A user-centred journey to the creation of a European B2B website.
A user-centred journey to the creation of a European B2B website.
Torpedo have been an excellent partner in fulfilling our brief of wanting a modernised and consolidated European B2B web platform. They maintain excellent communication, are always on hand for support queries and most importantly, deliver on what they say they will.
Having already an existing large and mature business website, Panasonic wanted a fresh approach to user needs and an improvement in the overly complex CMS system as priorities. As well as delivering a mobile-first approach, the ability to share content across multiple countries and regions without having to duplicate the original content, utilise a compliant and highly secure Content Management System (CMS), provided freedom of content creation to admin users and met accessibility standards and importantly, introduce a new solutions architecture to the audience that would bring together products and software via industry verticals, thus accelerating innovation and technology for users.
Although Torpedo designed and built the European website, the following case study focusses mainly on our UX Consultancy services. For more information on our web development practices please visit the links in the footer.
In January 2022 we started work to deliver a brand-new web platform for the European region – ideally with an October delivery which was no small task. From the beginning of the project, it appeared clear that we needed to create much improved user journeys, eliminate noise and distractions and remove overly complicated workflows for the many content creators in Panasonic.
Our focus was to design and develop a modern, customer-centric, mobile-first environment that would provide the ability to share content across the European regional area for Panasonic. We installed a scalable architecture, offering a delightful experience to the front-end user, while easing the work burden of the CMS administrators.
Time was of the essence, so the team got to work and started to tackle the large number of different stakeholder interests and business cases. We needed to clearly define user needs and business goals, profile personas and identify the myriad of customer journeys needed to change and improve. On top of this, part of the task was to completely integrate Panasonic’s own proprietary product management system with the new web platform.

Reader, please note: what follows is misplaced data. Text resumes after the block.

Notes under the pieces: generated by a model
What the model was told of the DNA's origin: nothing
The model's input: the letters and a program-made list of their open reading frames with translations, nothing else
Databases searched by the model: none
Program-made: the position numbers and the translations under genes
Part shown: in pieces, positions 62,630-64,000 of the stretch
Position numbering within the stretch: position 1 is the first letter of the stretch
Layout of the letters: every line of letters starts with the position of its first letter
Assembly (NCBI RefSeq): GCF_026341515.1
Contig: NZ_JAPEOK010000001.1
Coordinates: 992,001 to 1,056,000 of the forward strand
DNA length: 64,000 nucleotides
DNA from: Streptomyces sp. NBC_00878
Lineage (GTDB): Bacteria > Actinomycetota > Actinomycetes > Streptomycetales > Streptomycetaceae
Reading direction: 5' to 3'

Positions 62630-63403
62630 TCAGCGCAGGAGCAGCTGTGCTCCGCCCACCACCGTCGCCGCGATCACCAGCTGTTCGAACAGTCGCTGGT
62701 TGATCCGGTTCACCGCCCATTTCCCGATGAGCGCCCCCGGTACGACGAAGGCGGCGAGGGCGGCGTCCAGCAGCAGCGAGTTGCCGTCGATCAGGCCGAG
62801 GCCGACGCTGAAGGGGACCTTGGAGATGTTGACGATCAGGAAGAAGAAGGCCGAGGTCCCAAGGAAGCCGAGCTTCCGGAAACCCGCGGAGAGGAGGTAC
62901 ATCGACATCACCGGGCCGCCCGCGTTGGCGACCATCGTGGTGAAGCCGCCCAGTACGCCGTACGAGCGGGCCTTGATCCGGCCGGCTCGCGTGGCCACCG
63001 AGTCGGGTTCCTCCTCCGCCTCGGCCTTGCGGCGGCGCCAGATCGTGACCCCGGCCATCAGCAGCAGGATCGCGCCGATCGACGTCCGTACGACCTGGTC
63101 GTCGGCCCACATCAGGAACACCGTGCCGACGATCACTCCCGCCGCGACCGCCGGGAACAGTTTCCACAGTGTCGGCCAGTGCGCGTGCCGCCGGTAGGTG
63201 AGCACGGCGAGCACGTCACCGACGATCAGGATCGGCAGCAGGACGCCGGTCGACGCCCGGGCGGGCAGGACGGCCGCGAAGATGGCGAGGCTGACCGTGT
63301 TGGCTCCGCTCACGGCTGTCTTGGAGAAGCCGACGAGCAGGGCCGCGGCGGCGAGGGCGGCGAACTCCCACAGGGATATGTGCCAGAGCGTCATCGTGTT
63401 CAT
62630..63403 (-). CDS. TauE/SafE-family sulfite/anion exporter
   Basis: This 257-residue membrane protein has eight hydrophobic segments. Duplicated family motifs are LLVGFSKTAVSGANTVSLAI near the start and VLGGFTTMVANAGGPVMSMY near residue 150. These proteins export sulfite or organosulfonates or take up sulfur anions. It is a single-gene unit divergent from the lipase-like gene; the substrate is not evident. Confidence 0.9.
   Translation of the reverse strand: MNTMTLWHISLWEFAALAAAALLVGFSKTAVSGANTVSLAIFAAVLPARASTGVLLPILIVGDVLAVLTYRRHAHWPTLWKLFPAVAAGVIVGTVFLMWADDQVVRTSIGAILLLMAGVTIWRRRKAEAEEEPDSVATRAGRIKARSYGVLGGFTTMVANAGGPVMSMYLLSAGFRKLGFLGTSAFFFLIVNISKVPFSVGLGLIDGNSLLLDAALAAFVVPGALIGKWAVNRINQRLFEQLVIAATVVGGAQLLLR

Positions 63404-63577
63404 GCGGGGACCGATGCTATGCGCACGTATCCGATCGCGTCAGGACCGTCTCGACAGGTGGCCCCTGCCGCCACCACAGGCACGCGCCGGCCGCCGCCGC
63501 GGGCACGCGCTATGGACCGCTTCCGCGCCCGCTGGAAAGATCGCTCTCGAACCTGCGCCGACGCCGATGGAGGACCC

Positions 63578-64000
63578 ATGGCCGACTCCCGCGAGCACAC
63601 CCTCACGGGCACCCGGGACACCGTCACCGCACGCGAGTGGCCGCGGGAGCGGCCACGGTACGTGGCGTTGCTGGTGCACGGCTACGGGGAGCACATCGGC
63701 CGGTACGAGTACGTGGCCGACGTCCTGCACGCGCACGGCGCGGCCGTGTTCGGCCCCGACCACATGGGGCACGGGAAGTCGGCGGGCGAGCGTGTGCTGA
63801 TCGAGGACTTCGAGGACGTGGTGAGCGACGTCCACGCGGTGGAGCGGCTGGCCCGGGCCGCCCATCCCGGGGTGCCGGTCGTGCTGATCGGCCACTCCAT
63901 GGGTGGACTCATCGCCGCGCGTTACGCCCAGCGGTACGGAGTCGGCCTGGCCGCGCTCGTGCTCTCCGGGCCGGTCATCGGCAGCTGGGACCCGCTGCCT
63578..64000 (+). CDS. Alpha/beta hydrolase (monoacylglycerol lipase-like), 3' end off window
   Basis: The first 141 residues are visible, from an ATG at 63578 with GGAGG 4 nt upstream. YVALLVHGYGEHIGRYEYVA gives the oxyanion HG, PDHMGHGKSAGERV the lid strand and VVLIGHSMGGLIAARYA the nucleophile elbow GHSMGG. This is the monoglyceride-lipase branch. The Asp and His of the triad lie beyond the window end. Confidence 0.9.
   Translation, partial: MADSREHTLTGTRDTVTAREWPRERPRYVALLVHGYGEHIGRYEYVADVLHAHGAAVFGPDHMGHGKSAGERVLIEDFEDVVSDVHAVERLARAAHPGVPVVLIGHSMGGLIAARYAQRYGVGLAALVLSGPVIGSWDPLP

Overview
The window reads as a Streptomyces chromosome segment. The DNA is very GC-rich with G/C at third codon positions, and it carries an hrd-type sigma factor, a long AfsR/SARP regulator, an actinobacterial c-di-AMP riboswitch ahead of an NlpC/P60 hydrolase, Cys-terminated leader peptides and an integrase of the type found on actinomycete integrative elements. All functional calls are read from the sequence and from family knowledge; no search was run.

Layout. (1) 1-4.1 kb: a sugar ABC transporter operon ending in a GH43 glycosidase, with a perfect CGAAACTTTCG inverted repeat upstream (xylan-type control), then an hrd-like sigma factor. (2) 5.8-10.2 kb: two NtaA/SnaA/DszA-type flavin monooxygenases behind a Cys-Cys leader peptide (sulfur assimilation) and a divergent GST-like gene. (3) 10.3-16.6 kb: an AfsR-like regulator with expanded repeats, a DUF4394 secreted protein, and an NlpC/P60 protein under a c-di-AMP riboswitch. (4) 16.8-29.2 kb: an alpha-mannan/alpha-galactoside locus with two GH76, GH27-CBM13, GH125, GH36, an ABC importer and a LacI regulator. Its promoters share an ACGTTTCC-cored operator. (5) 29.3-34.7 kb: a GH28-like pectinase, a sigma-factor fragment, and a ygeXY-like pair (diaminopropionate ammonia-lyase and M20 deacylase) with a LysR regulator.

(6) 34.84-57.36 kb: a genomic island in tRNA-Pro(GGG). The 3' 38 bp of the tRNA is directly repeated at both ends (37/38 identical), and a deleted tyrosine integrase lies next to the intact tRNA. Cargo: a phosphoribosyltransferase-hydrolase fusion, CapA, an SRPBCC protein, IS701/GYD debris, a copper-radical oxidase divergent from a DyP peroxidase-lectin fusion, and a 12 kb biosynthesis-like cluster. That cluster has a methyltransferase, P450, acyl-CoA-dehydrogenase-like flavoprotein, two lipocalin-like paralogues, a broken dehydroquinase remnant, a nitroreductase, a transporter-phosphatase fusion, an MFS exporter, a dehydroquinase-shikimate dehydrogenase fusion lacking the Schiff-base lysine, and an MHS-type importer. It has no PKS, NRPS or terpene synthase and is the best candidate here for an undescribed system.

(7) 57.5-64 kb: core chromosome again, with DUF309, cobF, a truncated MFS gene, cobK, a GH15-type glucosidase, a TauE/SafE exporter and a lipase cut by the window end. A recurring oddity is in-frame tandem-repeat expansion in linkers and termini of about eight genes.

Facing such a tight deadline also meant there was little room for unexpected circumstances, especially as there were substantial delays to the original timeline. Multiple teams within Torpedo were needed and they worked together round-the-clock to make this project a success.
Due to the scale and complexity of the project, we carefully planned our work in phases, allowing time and resources for both production and testing.
We started with a thorough analysis of the existing website, to identify the core structure, as well as obvious pain points to tackle. We evaluated the look and feel, content and information ambiguity, as well as steps needed to achieve the user needs set by the client. Before we could begin designing the new site, we needed to define and understand as much as we could about the users we were going to be designing for. We met stakeholders in a series of discovery workshops, where we set up a activities to capture user and business goals. We recorded the groups’ contributions in detail, encouraging and facilitating internal conversations to make sure all voices were heard.
We defined and outlined business goals, website user needs, CMS content manager’s needs, and general expectations (what Panasonic ultimately expected to achieve as a business). We also identified common areas and divergence between different stakeholder groups, regarding needs and expectations.
However, putting together clear user profiles wasn’t an easy task, as we were not able to access real users for this project. The workshops were therefore fundamental for us to distil information we could later translate into personas. In the meantime, we carried out an extensive competitor analysis. Panasonic pointed out the main competitors they wanted us to research, and we agreed on a set of core criteria to analyse.
We evaluated the look and feel, language clarity, organisation of the content, the user experience in finding the right product, and in comparing and purchasing products, how engaging the content was and the experience with how to get in touch with the company.
The discovery stage allowed us to set structural, functional and design reference points for the work ahead. It was also very useful for Panasonic to see in detail how their website could be positioned and how it scored in comparison with key players in the market.
Through all the research and findings we were now able to set clear goals to help make Panasonic best-in-class. For example, we identified that offering a product comparison tool would place Panasonic well above the competition and deliver a significant improvement to end users. The client found our learnings from the audit extremely useful and were happy for us to include them in the set of goals to base our next steps on.
Another big piece of work in the discovery phase was to map out the Information Architecture (IA) of the new website. The initial analysis of the existing website had provided us with a good understanding of the main pain points we needed to address. Informed by the data gathered during the workshops, as well as the competitor analysis, we laid out a new navigation structure, simplified the journeys based on the personas we created, and tested the changes with the construction of userflows. The userflows allowed us to connect the dots and draft realistic scenarios the users would have to navigate through (particularly useful for QA testing as well).